# Effective Kotlin: Concurrency

Let’s see how we can apply Joshua Bloch’s Effective Java in the Kotlin world. Today’s topic is Concurrency.

In Kotlin, there is no longer the synchronized nor volatile keyword. Instead, it provides the following:

• The synchronized() inline function to run the block of code while holding the monitor of the given lock.
• The @Synchronized annotation to mark the annotated function as synchronized.
• The @Volatile annotation to mark the annotated property as volatile.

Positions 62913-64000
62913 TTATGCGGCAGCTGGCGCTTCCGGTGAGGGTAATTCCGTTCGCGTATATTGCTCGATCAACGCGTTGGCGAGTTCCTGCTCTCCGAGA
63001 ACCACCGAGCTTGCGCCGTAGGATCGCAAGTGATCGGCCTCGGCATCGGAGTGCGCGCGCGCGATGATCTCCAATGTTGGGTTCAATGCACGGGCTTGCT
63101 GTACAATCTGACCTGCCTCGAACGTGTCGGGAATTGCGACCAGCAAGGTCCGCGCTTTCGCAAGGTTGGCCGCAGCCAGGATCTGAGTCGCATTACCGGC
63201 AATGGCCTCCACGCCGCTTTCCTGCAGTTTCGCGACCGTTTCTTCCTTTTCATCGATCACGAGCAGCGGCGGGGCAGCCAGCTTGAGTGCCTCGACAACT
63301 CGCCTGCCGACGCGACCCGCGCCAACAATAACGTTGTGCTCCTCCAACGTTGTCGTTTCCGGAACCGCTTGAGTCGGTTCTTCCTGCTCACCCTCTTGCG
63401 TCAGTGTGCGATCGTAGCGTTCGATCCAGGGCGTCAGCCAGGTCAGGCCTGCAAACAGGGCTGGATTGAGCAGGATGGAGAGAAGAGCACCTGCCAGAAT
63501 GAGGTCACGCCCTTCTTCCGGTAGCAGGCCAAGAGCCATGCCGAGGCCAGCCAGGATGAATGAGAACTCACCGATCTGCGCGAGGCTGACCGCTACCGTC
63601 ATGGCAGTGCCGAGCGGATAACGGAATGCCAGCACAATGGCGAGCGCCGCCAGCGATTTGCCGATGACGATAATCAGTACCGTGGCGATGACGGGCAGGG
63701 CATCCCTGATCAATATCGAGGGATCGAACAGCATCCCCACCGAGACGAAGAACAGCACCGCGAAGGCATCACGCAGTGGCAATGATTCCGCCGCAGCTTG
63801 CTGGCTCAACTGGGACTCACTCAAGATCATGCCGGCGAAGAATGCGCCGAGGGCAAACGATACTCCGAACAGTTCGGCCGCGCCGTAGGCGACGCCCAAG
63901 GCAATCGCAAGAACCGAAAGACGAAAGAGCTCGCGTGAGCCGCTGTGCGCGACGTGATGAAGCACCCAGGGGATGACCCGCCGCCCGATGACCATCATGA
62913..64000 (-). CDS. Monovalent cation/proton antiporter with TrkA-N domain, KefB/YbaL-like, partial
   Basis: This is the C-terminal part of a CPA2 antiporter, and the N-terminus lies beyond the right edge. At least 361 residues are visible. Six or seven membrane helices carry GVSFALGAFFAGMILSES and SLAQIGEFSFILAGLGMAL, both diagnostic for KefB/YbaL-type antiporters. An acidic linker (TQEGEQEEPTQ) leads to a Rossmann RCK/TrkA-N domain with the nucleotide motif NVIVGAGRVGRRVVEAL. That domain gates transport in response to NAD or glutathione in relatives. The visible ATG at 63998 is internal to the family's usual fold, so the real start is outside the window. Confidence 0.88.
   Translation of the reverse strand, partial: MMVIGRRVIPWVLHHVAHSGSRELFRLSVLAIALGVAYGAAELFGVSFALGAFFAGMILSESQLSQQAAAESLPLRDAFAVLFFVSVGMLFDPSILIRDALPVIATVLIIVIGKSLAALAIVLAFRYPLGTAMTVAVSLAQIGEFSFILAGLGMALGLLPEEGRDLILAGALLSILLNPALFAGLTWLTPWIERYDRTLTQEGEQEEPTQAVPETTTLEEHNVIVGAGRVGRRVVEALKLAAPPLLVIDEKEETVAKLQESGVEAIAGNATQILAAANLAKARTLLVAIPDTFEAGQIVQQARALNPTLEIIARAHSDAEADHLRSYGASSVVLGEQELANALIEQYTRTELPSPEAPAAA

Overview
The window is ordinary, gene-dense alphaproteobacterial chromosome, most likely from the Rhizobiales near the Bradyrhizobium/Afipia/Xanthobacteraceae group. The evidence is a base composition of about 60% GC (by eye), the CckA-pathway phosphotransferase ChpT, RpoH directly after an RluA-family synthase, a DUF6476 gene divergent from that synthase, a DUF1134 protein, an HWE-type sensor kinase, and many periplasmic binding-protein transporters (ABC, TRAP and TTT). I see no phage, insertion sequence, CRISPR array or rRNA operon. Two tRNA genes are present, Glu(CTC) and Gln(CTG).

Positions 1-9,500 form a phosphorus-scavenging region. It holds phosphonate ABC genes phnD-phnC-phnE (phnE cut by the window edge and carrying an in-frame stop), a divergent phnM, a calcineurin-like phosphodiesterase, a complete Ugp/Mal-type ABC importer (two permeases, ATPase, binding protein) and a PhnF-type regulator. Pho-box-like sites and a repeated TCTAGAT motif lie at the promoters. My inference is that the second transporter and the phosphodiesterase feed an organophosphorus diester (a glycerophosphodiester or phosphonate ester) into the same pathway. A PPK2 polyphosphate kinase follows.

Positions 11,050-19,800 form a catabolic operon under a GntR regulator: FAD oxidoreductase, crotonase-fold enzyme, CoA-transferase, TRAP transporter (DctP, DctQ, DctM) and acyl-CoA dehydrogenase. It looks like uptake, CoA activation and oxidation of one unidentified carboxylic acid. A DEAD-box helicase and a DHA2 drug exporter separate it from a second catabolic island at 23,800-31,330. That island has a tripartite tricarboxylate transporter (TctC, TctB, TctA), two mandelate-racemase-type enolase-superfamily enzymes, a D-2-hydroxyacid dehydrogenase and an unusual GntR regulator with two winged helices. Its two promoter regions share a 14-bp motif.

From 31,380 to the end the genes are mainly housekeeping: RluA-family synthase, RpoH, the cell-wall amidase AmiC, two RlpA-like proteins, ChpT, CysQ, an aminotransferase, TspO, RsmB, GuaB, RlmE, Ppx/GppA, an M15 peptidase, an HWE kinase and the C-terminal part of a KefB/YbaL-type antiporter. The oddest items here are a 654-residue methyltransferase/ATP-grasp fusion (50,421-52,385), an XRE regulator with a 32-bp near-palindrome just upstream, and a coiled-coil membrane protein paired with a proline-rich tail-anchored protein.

• The Mutex class for coroutines.

### Item 79: Avoid excessive synchronization

There is nothing special in Kotlin for this item.

In Kotlin, we can use coroutines and flows.

### Item 81: Prefer concurrency utilities to wait and notify

In Kotlin, the root class Any no longer provides wait() nor notify(). However, if you really need to call them, you can try something like this.

### Item 82: Document thread safety

There is nothing special in Kotlin for this item.

### Item 83: Use lazy initialization judiciously

In Kotlin, we can use the lazy() delegate to lazily initialize properties in a thread-safe way.

### Item 84: Don’t depend on the thread scheduler

There is nothing special in Kotlin for this item.